• The unique identifiers 410, 411, 412, 413, 435, 445 are preferably links to database records. Referring now to FIG. 5, unique identifier 410 would be a link to a database record 510 of a database 500. Likewise, unique identifiers 411, 412, 413, 435, 445 are links to database records 511, 512, 513, 535, 545, respectively. Of course, there could be multiple links to a single database record or multiple database records linked to a unique identifier.
  • The unique identifier 410 for the product 405 would allow a product tracking system, such as a product tracking system 340 of FIG. 3, to read the unique identifier 410 and thus retrieve a database record 510, or records, related to the unique identifier 410. The database record 510 would include information relevant to the product 405. This information can include the date of manufacture, the ingredients or raw materials, the line that the product was manufactured on, who the operator of that line was, the name of the manufacturer, and so on. The information records can be flexible and can be dynamically created. For example, the unique identifier 410 might be a barcode 410. If the barcode 410 is scanned, the product tracking system 340 can retrieve information related to the product 405 from the database record 510.
  • The box barcode 435 likewise is linked to a database record 535 that includes information about the box 430, such as when the box was packed, by whom, and where. Preferably, the box database record 535 also includes all of the information contained within each of the database records 510, 511, 512, 513 that contain information related to the products 405, 415, 420, 425, respectively, contained within box 430. In other words, preferably, the box database record 535 not only includes information about the box 430, but it also incorporates all the information contained within the database records 510, 511, 512, 513 related to each of the unique identifiers 410, 411, 412, 413, respectively, of the products 405, 415, 420, 425, respectively, such that the box database record 535 has knowledge that the box 430 contains the products 405, 415, 420, 425.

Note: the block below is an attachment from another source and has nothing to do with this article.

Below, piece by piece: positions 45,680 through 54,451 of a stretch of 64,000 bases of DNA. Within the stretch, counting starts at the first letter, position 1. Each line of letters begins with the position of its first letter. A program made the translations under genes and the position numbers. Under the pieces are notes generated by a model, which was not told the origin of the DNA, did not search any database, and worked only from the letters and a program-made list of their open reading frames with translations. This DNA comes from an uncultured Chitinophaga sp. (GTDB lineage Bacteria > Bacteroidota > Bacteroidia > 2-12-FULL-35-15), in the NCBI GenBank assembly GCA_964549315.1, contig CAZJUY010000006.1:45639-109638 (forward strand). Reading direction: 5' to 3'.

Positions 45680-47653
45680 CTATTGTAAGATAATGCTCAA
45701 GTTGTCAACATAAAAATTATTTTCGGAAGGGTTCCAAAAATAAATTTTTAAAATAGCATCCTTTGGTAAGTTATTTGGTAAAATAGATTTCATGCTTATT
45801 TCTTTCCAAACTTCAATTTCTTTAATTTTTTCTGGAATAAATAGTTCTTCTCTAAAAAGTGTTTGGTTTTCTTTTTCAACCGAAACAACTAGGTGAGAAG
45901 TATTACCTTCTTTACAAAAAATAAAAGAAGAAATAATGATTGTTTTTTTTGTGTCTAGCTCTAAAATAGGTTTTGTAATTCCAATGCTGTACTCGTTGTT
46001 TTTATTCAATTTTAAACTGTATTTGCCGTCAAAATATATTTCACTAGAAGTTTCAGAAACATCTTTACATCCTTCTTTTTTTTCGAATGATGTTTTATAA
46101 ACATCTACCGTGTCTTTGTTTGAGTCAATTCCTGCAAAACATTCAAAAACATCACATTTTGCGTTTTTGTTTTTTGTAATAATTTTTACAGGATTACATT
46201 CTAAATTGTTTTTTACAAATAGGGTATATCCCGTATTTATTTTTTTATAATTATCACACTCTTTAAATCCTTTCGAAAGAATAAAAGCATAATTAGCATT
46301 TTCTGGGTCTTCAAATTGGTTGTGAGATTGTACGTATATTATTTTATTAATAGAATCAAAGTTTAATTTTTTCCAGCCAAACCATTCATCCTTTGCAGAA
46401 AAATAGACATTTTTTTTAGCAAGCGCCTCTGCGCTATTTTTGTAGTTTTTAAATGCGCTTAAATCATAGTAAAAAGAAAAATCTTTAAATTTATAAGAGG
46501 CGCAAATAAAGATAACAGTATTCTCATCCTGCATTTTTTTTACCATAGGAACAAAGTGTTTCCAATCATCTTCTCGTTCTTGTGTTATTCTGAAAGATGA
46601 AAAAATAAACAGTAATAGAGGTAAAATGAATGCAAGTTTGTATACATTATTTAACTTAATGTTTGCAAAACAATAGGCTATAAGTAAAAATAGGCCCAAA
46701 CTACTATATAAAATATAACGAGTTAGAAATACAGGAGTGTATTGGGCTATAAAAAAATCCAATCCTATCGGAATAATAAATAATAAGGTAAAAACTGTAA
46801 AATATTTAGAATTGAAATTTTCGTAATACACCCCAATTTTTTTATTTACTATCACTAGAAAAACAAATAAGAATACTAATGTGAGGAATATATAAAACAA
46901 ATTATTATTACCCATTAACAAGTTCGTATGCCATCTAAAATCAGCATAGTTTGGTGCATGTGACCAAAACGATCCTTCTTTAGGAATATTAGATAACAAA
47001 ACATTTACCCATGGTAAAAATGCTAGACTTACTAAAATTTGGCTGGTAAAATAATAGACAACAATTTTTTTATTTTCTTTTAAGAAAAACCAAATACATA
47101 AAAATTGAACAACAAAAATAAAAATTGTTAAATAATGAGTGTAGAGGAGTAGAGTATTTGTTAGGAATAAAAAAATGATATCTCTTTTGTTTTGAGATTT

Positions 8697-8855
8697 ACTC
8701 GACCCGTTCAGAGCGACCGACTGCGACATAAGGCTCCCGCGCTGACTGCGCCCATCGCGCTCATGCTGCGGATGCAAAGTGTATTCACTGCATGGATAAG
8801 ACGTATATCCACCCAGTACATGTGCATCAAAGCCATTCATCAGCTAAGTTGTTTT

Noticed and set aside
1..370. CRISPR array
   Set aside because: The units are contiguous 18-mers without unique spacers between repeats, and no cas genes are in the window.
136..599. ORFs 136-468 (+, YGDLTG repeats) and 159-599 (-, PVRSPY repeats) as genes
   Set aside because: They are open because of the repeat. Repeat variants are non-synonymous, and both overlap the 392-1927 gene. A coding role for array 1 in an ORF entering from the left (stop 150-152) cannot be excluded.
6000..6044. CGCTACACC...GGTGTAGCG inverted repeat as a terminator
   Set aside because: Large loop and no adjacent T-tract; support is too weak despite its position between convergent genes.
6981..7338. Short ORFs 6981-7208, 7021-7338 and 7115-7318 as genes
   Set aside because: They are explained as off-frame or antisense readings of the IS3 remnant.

• Likewise, preferably, when the database record 535 is updated to include all the information for the products 405, 415, 420, 425, contained in the box 430, the database records 510, 511, 512, 513 of the products 405, 415, 420, 425, respectively, are also updated to reflect that those products 405, 415, 420, 425 are in the box 430. In other words, each smaller container knows what larger container it is in and each larger container knows which smaller containers are contained therein, or, a one to many and many to one relationship.